In lieu of an abstract, here is a brief excerpt of the content:

Reviewed by:
  • Sourcebook for Research in Music by Allen Scott, Phillip D. Crabtree, Donald H. Foster
  • Stephen Mantz
Sourcebook for Research in Music. By Allen Scott; Phillip D. Crabtree and Donald H. Foster, founding editors. 3d ed. Bloomington: Indiana University Press, 2015. [xvi, 496 p. ISBN 9780253014481 (paperback), $35; ISBN 9780253014566 (e-book), $34.99.] Indexes.

Most recently-published guides to music research focus on methodologies and skills while outlining the essential resources of the discipline. The Sourcebook for Research in [End Page 565] Music uses a different model, epitomized by Vincent Duckles’s Music Research and Reference Materials, in which the research materials take center stage. It is a selective annotated bibliography presented in seven chapters preceded by a chapter of introductory materials. The annotations come in the form of brief essays at the beginning of major sections. This combination of essays and selective bibliographies is the hallmark of the book, reflecting what compiler Allen Scott calls the book’s “balance between depth of content and brevity of format” (p. xv).

The first edition of the Sourcebook was published in 1993, the product of Phillip Crabtree and Donald Foster’s years of teaching classes in music bibliography and research at the University of Cincinnati. At 236 pages, it is compact, prompting Thomas Hecht to characterize it in his review (Fontes Artis Musicae 41, no. 4 [October–December 1994]: 392–94) as a “refreshing little book, less than half the size and weight of the latest Duckles/Keller Music Research and Reference Materials (New York: Schirmer, 1994)” (Hecht, p. 392). The second edition, published twelve years later, was revised and expanded by Allen Scott of Oklahoma State University (Bloomington: Indiana University Press, 2005). Retaining the features of the first edition, it provides more Internet sources and increases the number of entries (the second edition weighs in at 382 pages), including an expansion of the sections on ethnomusicology and performance practice.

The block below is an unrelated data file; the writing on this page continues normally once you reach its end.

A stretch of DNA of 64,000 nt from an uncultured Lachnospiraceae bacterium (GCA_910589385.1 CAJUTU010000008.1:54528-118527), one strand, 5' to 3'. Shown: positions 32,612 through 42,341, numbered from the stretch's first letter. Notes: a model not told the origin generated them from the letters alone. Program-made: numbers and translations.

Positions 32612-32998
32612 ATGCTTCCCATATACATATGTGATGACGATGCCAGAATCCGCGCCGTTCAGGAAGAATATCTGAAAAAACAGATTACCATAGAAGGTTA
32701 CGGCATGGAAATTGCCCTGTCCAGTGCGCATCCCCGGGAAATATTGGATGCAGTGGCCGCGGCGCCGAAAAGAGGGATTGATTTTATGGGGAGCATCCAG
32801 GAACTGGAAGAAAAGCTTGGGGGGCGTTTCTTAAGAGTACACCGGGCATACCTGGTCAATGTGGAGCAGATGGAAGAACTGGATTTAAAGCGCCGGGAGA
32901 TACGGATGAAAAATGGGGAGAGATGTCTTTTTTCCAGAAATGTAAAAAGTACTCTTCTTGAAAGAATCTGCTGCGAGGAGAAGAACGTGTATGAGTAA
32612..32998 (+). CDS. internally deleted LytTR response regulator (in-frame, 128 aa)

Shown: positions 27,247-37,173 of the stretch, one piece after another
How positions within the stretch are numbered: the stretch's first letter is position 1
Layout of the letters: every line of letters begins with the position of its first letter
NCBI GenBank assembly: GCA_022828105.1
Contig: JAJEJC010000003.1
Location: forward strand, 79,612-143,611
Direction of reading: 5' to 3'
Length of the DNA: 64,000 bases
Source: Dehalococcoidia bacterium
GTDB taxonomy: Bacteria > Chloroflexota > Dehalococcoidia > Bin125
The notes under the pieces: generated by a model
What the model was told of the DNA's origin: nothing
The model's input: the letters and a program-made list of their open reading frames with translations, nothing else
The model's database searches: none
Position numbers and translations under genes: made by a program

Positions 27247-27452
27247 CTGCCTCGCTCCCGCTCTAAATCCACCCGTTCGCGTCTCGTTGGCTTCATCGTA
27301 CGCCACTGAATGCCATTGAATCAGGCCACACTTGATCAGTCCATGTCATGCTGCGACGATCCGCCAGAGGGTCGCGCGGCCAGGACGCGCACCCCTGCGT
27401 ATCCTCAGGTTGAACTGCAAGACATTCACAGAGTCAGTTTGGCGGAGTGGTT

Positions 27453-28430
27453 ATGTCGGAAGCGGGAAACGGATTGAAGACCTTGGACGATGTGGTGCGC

The current, third edition of the Sourcebook continues the “purpose, style and content established by the original authors” (p. xv), emphasizing current English-language materials and embracing selectivity over comprehensiveness. It is largely an update and expansion of the material from the previous edition. One of the most significant changes Scott makes is in the organization of the book, which he revises based upon the structure of the classes he has taught for many years. Following the first chapter, “Introductory Materials,” the content is now grouped into two parts reflecting the classic division of materials in music: “Part 1: Sources of Literature about Music and Musicians” and “Part 2: Sources of Music and Recordings.” Five chapters are included in Part 1: “General Bibliographies, Indexes, Catalogs, and Guides”; “Dictionaries and Encyclopedias of Music”; “Journals and Periodicals and their Indexes”; and two chapters of “Area Bibliographies, Indexes, Catalogs, and Guides” covering “Fields of Musical Study” and “Musicians, Instruments, and Repertories.” These area bibliographies form the bulk of the Sourcebook, encompassing 337 of the book’s 496 pages of content. Part 2 is relatively small, including only the chapters, “Sources of Music” and “Discographies and Recordings.”

In this reorganization, the content of the previous editions is largely still present, but is reordered and redistributed. The section on “The Music Industry” receives a promotion, moving from the defunct chapter 8, “Miscellaneous Sources,” to become one of the “Fields of Musical Study” in chapter 5. The citations in the former chapter 5, “Sources Treating History of Music,” have been incorporated into the two chapters of area bibliographies. Many of the style manuals and other guides that appeared in chapter 8 have been moved to other sections. Some of the general resources, such as the Chicago Manual of Style, have been removed, as have some older resources like Irvine’s Writing about Music. The most significant change may be the retooling of the second chapter. Previously, this was the chapter, “Basic Bibliographic Tools for Research in Music.” While designed to describe sources that could serve as starting places for music research, the chapter also serves as an introduction to the book as a whole, listing core bibliographies about the various types of materials described later in the volume. With many of the titles joining like materials...


Additional Information

Print ISSN
pp. 565-567
Launched on MUSE
Open Access
Back To Top

This website uses cookies to ensure you get the best experience on our website. Without cookies your experience may not be seamless.